All evidence points to Assad behind suspected Syria chemical attack, UK says, as death toll rises to 72

A video grabbed still image shows Syrian people receiving treatment after an alleged chemical attack at a field hospital. PHOTO: EPA

BRUSSELS/BEIRUT (REUTERS, AFP) - All evidence points to Syrian President Bashar al-Assad being behind a suspected chemical weapons attack which left more than 70 dead in a rebel-held town, British Foreign Secretary Boris Johnson said Wednesday (April 5).

"All the evidence I have seen suggests this was the Assad regime... using illegal weapons on their own people," Johnson said as he arrived for a Syria aid conference in Brussels. "What it confirms to everybody is that this is a barbaric regime which has made it impossible for us to imagine them (having) authority over Syria after this conflict," he added.

The Brussels conference, co-chaired by the EU and UN, is a follow up to last year's London meeting which raised US$11 billion for humanitarian aid programmes in the devastated country. It is also meant to support UN-sponsored peace talks in Geneva where mediator Staffan de Mistura has reported some very modest progress in solving a conflict which has claimed more than 320,000 lives and displaced most of the Syrian population.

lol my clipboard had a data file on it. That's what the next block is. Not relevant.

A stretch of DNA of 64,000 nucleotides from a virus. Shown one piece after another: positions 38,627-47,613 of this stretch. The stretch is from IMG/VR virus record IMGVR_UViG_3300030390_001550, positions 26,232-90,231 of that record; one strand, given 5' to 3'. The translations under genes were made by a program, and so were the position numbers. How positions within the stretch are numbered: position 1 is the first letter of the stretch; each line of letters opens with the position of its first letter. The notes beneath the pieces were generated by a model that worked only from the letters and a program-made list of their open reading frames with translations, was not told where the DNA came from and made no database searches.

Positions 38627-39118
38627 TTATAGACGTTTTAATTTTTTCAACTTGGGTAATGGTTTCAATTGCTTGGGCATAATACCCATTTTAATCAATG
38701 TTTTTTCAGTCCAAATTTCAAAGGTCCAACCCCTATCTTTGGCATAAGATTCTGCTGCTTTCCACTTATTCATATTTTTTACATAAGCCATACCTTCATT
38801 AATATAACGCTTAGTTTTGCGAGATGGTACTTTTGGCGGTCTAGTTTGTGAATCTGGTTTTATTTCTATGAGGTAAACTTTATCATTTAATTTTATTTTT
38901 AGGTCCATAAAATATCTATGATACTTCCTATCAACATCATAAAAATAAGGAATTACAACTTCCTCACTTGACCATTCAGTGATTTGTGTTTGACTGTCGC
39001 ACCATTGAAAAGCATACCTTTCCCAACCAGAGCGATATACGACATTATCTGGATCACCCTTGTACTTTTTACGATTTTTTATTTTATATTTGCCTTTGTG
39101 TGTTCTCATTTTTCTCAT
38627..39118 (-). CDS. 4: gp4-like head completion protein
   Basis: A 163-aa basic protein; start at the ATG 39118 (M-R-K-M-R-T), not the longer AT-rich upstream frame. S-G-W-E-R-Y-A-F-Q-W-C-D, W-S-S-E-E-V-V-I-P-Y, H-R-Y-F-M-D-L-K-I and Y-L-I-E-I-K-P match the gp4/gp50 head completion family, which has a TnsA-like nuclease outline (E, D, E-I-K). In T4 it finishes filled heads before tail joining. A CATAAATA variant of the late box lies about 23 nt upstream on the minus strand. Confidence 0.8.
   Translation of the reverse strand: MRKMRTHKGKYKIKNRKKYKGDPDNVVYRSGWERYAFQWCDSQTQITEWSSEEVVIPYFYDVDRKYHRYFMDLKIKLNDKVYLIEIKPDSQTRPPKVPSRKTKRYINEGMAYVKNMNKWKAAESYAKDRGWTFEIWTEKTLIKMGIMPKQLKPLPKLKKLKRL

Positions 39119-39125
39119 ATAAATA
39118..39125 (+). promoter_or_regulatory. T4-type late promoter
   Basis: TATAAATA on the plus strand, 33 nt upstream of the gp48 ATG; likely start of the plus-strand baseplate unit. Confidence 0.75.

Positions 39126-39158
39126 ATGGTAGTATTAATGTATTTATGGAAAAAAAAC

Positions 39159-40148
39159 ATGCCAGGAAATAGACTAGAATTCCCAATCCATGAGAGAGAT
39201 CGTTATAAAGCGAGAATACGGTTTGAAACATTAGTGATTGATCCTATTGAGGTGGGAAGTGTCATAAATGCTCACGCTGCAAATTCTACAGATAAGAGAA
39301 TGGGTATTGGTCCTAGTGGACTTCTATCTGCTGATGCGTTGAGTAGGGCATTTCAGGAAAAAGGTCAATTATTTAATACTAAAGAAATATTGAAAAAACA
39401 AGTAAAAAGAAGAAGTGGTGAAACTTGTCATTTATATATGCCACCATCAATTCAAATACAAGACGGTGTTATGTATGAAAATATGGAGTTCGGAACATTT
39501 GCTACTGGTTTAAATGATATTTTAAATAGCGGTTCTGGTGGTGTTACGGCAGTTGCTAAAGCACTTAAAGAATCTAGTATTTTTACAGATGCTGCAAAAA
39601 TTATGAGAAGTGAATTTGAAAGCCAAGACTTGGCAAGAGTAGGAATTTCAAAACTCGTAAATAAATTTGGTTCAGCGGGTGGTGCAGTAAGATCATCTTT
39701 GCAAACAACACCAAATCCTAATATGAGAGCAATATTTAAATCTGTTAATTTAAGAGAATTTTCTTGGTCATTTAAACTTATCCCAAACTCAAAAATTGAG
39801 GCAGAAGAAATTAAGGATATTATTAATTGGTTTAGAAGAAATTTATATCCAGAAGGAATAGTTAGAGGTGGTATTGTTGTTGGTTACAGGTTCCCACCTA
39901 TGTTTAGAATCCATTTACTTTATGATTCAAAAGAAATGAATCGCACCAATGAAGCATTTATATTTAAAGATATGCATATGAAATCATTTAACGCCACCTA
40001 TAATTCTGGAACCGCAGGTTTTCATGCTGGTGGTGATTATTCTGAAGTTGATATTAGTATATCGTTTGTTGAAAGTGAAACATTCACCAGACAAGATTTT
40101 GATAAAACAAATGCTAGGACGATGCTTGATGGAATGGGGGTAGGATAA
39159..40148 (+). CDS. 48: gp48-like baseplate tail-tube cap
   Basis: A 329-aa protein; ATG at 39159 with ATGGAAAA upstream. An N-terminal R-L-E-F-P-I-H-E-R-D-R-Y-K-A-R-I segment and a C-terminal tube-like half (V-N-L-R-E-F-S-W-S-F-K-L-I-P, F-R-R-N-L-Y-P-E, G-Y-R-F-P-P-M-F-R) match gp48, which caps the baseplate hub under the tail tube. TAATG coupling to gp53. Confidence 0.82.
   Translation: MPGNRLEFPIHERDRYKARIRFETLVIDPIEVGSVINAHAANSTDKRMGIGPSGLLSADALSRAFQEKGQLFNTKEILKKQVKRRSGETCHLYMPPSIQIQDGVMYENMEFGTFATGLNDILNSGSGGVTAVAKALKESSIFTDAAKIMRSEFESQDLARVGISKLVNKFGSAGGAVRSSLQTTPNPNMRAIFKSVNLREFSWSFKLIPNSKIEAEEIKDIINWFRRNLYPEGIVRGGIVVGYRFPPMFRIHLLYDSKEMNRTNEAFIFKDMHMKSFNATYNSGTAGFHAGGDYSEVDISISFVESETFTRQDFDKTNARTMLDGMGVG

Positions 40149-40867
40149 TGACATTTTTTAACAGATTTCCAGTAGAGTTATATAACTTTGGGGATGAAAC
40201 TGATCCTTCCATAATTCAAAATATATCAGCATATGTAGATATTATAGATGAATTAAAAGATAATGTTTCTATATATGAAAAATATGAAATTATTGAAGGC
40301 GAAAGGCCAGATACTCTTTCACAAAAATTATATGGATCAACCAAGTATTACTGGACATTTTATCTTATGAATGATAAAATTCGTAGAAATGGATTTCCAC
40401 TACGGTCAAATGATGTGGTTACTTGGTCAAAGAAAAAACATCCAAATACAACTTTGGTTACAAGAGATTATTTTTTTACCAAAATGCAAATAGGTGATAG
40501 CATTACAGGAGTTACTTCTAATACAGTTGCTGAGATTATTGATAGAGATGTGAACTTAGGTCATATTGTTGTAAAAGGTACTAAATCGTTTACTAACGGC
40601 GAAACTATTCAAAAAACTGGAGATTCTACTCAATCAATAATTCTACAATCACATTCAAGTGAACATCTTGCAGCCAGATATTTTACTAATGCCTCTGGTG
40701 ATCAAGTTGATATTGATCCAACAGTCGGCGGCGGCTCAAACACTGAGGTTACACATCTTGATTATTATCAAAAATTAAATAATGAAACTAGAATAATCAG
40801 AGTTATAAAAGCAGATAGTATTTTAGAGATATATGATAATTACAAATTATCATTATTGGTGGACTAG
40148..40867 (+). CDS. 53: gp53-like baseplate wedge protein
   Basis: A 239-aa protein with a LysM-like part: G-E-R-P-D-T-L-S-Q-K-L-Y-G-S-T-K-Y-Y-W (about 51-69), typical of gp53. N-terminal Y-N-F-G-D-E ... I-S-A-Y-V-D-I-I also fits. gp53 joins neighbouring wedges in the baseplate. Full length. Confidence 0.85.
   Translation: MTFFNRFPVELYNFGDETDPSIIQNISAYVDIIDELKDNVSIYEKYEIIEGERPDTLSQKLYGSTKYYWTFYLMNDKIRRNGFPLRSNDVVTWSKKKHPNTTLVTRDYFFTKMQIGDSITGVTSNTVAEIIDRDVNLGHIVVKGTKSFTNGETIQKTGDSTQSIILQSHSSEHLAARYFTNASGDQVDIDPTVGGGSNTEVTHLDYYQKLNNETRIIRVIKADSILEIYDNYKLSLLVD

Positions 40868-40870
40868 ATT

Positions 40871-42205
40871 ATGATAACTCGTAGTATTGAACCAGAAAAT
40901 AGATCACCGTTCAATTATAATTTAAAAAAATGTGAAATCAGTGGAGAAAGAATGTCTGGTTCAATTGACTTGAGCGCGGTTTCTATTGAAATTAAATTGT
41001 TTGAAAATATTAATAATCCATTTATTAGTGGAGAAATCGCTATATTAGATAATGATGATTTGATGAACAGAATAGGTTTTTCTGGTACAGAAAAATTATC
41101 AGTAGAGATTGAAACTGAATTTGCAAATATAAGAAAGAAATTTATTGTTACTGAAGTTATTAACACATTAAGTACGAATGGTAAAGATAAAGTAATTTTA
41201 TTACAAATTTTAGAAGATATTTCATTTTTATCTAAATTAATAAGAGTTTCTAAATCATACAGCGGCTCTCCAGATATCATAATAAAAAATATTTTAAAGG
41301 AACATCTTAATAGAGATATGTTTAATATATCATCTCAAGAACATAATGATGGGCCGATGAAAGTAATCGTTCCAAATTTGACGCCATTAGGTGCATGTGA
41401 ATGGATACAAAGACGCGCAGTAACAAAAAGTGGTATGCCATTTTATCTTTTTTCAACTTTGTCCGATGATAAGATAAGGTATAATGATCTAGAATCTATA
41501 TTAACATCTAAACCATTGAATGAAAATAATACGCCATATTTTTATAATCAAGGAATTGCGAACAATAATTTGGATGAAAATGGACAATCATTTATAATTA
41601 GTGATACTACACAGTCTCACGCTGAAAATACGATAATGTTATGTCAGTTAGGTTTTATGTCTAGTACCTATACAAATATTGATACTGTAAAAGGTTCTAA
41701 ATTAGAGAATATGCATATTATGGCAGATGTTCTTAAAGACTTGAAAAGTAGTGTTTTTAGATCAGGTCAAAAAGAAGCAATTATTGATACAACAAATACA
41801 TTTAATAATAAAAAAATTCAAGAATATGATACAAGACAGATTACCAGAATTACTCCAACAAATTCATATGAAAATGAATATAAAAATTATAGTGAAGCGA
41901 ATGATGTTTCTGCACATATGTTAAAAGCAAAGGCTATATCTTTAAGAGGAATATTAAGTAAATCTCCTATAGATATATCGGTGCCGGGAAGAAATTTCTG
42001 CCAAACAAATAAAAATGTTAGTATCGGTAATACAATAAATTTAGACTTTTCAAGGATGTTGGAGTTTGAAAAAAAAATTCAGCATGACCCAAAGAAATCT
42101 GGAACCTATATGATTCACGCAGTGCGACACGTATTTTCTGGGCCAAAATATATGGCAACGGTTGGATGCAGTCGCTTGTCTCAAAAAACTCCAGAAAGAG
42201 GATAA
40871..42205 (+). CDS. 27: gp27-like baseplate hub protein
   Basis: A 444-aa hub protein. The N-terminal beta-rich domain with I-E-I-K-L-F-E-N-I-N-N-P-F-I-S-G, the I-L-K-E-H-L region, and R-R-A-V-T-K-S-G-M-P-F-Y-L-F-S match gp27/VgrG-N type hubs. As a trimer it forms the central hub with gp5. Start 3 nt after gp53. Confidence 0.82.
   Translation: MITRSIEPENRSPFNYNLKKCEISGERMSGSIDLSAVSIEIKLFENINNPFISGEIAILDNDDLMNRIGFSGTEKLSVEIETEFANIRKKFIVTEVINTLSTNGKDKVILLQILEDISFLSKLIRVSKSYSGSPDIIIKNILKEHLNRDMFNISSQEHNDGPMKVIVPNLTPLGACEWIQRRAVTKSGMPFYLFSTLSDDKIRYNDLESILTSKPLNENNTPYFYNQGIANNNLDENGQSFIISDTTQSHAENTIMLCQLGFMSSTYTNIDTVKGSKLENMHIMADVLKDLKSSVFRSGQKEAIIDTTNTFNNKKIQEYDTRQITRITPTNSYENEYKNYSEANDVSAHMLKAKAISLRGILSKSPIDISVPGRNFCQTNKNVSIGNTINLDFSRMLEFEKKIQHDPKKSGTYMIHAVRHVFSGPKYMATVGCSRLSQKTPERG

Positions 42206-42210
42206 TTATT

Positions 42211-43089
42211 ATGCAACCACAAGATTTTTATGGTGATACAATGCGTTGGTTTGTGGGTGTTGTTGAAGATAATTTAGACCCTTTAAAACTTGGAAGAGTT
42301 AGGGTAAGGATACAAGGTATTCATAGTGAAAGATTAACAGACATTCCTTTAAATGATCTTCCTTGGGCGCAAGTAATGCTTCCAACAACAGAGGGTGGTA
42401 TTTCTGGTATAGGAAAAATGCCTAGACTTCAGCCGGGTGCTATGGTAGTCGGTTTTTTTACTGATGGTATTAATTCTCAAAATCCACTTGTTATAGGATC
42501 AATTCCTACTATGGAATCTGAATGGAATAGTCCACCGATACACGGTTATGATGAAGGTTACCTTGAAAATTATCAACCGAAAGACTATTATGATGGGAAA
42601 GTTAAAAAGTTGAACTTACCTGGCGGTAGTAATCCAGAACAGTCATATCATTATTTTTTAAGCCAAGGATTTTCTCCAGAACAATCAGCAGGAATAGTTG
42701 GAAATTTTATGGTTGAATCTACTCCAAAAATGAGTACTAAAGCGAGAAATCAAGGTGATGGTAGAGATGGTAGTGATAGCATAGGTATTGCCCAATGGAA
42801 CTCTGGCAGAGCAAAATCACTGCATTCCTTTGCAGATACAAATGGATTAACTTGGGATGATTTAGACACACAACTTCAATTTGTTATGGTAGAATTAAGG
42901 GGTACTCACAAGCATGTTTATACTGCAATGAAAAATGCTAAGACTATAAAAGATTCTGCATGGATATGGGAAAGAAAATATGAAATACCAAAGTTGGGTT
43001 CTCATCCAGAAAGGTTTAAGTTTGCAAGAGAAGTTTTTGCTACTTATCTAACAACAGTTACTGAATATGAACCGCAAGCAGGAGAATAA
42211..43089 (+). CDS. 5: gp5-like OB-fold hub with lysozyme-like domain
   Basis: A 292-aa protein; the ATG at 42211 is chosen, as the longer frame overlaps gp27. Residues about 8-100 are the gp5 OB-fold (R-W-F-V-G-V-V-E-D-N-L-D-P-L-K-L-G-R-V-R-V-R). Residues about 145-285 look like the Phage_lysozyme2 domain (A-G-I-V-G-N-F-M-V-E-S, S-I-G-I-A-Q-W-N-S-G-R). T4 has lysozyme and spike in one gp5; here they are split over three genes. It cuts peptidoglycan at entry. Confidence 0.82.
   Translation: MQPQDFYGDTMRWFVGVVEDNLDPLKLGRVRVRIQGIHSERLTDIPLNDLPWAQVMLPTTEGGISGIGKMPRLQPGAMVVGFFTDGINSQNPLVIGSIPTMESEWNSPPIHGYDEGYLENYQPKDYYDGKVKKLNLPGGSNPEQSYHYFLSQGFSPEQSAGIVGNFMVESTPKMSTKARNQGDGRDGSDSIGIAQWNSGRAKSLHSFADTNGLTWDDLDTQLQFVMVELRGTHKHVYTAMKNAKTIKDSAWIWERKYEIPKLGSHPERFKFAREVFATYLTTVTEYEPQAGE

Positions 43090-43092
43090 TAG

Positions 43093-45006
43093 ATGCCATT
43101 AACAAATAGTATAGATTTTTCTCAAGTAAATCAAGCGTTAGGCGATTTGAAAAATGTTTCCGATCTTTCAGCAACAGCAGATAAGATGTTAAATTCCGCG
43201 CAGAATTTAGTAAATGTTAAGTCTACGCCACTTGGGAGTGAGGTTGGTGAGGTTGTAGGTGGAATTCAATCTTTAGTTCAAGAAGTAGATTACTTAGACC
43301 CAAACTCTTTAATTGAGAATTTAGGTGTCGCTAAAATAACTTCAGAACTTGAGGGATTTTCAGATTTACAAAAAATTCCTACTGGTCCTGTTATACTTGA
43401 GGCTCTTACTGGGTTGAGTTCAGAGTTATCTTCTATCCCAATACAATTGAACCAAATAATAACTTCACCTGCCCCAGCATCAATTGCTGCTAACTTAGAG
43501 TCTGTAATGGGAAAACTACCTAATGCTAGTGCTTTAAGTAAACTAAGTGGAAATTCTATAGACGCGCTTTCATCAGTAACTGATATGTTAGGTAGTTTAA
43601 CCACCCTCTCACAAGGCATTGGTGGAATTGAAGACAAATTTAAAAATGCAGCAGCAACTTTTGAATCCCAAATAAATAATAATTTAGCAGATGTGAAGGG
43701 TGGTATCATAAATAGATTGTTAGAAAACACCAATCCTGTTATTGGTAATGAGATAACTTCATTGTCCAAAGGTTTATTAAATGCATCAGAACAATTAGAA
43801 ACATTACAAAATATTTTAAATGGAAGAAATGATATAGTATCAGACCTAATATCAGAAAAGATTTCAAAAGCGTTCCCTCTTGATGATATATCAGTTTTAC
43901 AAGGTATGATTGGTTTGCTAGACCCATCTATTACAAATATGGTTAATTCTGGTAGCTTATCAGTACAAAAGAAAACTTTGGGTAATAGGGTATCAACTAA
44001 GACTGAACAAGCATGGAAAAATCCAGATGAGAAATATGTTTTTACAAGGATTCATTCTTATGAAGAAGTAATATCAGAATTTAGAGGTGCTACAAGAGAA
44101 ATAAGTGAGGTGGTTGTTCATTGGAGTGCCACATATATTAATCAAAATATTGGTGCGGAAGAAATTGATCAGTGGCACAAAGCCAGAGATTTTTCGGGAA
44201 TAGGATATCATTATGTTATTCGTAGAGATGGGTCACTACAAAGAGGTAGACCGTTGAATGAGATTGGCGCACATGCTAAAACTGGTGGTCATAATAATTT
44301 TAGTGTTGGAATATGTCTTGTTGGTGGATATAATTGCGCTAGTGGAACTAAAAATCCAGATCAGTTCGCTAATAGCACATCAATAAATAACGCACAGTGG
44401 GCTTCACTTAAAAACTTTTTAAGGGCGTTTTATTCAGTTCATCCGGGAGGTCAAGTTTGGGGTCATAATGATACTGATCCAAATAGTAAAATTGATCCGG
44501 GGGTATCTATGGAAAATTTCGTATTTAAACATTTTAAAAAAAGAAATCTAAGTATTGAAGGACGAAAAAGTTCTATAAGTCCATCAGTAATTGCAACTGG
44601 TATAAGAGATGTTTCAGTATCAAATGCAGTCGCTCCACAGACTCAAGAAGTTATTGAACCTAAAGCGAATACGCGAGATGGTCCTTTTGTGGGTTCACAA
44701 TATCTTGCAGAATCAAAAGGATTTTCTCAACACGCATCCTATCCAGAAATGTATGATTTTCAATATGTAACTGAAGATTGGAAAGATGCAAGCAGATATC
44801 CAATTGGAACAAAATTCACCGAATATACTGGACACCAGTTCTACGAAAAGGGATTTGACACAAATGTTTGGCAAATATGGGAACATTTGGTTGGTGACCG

Assad's future role is a key sticking point - the rebels and their international backers demand that he must step down. But Assad refuses to budge and his key ally in Moscow has backed him to the hilt against the rebels and shows no sign of changing tack.

Russia defended Damascus on Wednesday in the face of an international outcry. Its defence ministry said the gas incident in Syrian town of Khan Sheikhoun was the result of gas leaking from a rebel chemical weapons depot after it was hit by Syrian government air strikes.

EU foreign affairs chief Federica Mogherini urged the international community to press ahead with the peace talks, which were made even more urgent after Tuesday's suspected chemical weapons attack.

"We need to give a push, a strong push to the political talks in Geneva. We have to unite the international community behind these negotiations," Mogherini said.

The death toll has risen to 72, 20 of them children, a monitoring group said on Wednesday.

"There were also 17 women among the dead and the death toll could rise further because there are people missing," the Syrian Observatory for Human Rights said.

Rebel groups led by former Al-Qaeda affiliate Fateh al-Sham Front vowed revenge for Tuesday's strike.

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